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Tuesday, June 24, 2014

Two institutions we love to hate

Telegraph Editorial

There was something devilishly ironic about the scene that played out in a Capitol Hill hearing room last Friday, where Internal Revenue Commissioner John Koskinen testified before Congress about a group of emails his agency had apparently lost – including some that once belonged to Lois Lerner, the former IRS official who is at the center of a congressional investigation into whether the IRS improperly targeted conservative groups for scrutiny.

Lerner, who has since retired and refused to testify before Congress, was in charge of the IRS division that granted tax-exempt status to organizations. The suggestion from conservatives is that Lerner’s department targeted tea-party type groups because of their political leanings. ...

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There was something devilishly ironic about the scene that played out in a Capitol Hill hearing room last Friday, where Internal Revenue Commissioner John Koskinen testified before Congress about a group of emails his agency had apparently lost – including some that once belonged to Lois Lerner, the former IRS official who is at the center of a congressional investigation into whether the IRS improperly targeted conservative groups for scrutiny.

Lerner, who has since retired and refused to testify before Congress, was in charge of the IRS division that granted tax-exempt status to organizations. The suggestion from conservatives is that Lerner’s department targeted tea-party type groups because of their political leanings.

CNN called Friday’s session before the House Committee on Ways & Means “a knife fight of a congressional hearing.”

It was, in some respects, a clash of two institutions the American people love to hate.

Congress, personified by Ryan, started the year with an approval rating of just 13 percent, according to Gallup Politics, though that is up from the single-digit standing of last fall, when the approval rating for Congress trailed not only the IRS, but also witches and hemorrhoids, according to Public Policy Polling’s website.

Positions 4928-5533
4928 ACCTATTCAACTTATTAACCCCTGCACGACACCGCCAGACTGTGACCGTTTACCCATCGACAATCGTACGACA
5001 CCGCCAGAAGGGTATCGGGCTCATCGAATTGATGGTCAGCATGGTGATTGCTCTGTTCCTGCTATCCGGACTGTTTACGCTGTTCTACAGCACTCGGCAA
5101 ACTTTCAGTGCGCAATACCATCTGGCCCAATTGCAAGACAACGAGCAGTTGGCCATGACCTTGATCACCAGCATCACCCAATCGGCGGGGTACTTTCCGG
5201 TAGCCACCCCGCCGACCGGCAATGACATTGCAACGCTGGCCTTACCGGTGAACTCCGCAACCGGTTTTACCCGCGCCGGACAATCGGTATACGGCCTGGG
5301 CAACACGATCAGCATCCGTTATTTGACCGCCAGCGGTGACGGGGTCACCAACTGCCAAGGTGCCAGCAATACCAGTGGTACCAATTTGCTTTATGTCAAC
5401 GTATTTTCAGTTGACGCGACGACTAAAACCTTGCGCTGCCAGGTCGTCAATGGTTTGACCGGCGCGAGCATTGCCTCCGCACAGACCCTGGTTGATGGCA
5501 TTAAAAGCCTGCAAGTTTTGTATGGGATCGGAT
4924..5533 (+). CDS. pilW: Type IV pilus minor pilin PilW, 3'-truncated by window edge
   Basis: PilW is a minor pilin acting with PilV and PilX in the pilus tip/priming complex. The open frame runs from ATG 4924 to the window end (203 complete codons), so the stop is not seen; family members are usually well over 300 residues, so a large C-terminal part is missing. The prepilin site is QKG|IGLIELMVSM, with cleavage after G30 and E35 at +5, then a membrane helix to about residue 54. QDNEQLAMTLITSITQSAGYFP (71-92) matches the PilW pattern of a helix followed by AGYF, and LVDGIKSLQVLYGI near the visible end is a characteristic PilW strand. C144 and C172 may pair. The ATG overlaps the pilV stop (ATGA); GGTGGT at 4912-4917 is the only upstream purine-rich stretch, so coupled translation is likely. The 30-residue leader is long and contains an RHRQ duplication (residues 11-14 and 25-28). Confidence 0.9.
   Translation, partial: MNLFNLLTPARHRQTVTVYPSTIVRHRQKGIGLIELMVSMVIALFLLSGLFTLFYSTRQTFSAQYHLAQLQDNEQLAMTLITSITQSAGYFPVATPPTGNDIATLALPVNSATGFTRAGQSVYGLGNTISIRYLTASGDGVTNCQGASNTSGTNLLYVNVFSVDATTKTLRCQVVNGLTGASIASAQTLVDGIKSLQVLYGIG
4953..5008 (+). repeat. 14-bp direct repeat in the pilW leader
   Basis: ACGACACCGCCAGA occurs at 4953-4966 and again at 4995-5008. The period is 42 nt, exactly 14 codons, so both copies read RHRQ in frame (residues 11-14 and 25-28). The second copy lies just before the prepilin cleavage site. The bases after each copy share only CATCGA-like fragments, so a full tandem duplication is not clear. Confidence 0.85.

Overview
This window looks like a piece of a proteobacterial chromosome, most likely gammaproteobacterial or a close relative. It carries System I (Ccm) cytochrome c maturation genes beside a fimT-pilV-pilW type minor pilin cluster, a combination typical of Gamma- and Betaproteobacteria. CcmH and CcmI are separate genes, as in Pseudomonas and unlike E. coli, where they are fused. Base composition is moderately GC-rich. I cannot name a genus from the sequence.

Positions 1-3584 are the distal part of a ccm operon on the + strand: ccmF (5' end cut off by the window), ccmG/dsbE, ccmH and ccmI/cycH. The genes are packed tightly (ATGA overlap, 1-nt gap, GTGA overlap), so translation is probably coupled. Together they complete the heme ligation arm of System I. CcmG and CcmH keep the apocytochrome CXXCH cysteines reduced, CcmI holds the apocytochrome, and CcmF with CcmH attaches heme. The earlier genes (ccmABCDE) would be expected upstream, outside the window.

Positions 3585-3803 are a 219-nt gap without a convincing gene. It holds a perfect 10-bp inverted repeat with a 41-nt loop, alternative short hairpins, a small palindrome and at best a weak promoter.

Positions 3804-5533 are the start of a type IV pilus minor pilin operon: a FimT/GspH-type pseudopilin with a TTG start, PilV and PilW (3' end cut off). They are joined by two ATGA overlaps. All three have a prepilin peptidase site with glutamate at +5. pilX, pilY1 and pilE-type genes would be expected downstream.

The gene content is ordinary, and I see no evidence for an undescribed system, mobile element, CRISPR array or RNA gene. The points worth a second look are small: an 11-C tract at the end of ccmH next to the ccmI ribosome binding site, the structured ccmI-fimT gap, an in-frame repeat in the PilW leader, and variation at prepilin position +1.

And then there’s the IRS, which most people dislike just by virtue of its status as our nation’s tax-collecting agency.

Ryan, the congressman from Wisconsin who was Mitt Romney’s 2012 vice-presidential running mate, suggested that the loss of thousands of IRS emails was part of a cover-up. “Hard drives crashed. You learned about this months ago. You just told us. And we had to ask you on Monday.”

He accused the IRS of being less than forthcoming and told Koskinen that “nobody believes you.”

That almost sounds funny coming from a member of the political class, but his message that some believe the emails might have been “lost” – as in intentionally destroyed – was just the start of the attack.

“You can reach into the lives of hardworking taxpayers, and with a phone call, an email or a letter, you can turn their lives upside down,” Ryan said. “You ask taxpayers to hand us seven years of their personal information in case they’re ever audited, and you can’t keep six months of employee emails?”

Koskinen, the IRS chief, said it was the first time in his career that anyone had said they didn’t believe him, and accused Republicans of doling out information in piecemeal fashion to skew the facts to their political advantage.

Some Democratic members rode to the commissioner’s rescue as he underwent a world-class browbeating from the committee’s GOP members.

“Was the hard drive crash a conspiracy? No,” said Rep. Sander Levin of Michigan, the top Democrat on the Ways and Means panel. “The prevailing conspiracy in this matter is that of the Republicans’ desire to stir their base, tie the problem to the White House and keep up this drumbeat until the November election.”

In other words, Democrats want voters to believe that Republican questions about thousands of missing IRS emails falls into the same category as questions about Benghazi and the president’s birth certificate.

We don’t doubt that Republicans are trying to keep the IRS issue alive in the public consciousness to use it for political purposes in the upcoming midterm elections. Nobody should be surprised by that.

At the same time, Ryan has a point. Taxpayers undergoing an audit who attempted to explain away discrepancies by saying that information was lost because a server had crashed might well find themselves on the wrong end of a jail sentence.